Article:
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That’s true for public schools, private schools, co-ed schools, and single-sex schools. In other words, it doesn’t seem to be the all-girls factor or the charter designation that have propelled the school’s success.

It’s Swafford’s leadership.* * *Sometimes when I visit schools, it’s painfully obvious that the picture being presented by administrators is far too positive to reflect reality. On an adjoining wall, hundreds of magnets bearing individual names track each girl’s proficiency in a range of subjects, from below basic to advanced.

And critics can point to research published in But what became abundantly clear is that CGLA is more an example of how much of an impact school leadership can have—regardless of school type—than it is of anything else.

Elaine Swafford was hired as CGLA’s executive director in 2012 and given less than a year to transform the then-failing school, which had launched several years earlier as the state’s first single-gender public charter school and then tanked. But in the intervening years, under Swafford’s leadership, the school’s scores have shot up, graduation rates have risen, and a waiting list to get in has developed at the sixth and seventh grades.

(Full disclosure: I attended an all-girls parochial high school.) CGLA is the first single-gender public charter school in Tennessee.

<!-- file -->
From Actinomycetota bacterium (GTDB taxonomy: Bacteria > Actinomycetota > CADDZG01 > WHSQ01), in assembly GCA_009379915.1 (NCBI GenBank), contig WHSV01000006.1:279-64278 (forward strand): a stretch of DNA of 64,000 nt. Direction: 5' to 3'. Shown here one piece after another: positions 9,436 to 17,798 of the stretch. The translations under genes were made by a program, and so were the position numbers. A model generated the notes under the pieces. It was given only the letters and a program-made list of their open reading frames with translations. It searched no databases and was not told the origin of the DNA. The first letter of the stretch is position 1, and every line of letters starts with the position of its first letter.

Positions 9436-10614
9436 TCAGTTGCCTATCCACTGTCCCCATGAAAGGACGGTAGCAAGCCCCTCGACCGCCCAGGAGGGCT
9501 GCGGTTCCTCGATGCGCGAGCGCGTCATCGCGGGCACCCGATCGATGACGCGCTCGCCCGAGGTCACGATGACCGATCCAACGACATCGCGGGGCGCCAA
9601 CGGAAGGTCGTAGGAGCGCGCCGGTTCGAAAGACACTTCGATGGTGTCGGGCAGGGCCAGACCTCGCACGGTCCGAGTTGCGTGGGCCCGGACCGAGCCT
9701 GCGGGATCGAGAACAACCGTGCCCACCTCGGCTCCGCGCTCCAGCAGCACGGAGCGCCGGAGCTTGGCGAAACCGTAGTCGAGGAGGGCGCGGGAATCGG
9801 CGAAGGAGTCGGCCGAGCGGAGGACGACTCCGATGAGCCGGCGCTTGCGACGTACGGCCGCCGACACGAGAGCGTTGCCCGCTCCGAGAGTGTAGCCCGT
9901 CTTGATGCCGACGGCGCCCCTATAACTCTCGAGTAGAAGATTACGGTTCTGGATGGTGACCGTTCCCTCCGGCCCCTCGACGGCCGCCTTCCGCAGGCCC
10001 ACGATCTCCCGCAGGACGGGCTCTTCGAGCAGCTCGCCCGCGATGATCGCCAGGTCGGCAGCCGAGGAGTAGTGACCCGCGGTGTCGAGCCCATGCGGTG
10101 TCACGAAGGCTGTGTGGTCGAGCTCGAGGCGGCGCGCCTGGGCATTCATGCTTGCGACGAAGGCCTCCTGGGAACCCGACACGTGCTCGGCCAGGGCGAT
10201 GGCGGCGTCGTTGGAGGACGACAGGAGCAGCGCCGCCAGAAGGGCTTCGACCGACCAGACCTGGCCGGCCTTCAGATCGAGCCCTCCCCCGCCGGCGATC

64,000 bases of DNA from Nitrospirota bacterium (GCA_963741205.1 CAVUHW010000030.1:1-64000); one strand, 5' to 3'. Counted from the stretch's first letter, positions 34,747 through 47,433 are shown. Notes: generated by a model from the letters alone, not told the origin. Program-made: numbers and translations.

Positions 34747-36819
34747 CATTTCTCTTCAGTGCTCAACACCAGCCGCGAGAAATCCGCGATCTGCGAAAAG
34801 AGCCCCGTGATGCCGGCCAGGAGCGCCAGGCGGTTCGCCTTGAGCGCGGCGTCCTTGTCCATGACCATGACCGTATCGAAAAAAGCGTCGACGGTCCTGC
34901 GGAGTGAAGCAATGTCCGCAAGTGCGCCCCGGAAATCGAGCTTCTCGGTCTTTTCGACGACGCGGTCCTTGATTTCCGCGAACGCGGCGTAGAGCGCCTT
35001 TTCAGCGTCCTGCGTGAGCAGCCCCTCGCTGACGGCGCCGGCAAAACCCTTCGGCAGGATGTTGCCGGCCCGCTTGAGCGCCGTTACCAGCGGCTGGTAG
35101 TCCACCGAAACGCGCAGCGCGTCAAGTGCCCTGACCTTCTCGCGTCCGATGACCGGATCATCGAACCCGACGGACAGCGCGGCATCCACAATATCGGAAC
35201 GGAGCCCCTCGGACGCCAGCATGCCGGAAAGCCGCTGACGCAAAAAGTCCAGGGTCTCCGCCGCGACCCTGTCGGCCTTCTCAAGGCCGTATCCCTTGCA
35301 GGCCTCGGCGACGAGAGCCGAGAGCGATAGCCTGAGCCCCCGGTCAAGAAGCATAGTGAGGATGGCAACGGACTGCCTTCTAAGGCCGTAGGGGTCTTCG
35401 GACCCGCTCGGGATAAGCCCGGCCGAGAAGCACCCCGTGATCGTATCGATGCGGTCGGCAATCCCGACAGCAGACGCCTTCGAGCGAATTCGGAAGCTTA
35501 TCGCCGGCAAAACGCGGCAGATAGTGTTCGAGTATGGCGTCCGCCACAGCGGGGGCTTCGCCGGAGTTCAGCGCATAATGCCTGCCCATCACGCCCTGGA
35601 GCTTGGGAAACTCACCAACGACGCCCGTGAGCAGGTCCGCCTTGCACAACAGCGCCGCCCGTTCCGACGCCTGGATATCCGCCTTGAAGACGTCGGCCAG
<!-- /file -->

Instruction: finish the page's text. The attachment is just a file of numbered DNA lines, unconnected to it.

More than 90 percent of its students are black or Latino. The school’s brochure says it was founded “to improve educational opportunities for low-income, underserved girls in Hamilton County.” So it seemed like a good place to start.

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As if to prove her point, Swafford takes me to a nearby eighth-grade algebra class where Carrigan Collins, 13, repeats the exercise.That fundraising effort is likely getting easier as the school gains more attention.Several people interviewed for this story said they were initially skeptical of the school’s efforts, but have come to hold a favorable view of CGLA under Swafford’s leadership. Teachers are expected to believe that every child is capable of success and then help them achieve it by doing whatever it takes, regardless of any obstacles.On the day I visit, the class is discussing the 9/11 Falling Man photo.“I like challenging things,” Hawa Barrie, 13, tells me, explaining that there is a lot of homework, but that she feels like she is learning at the school.

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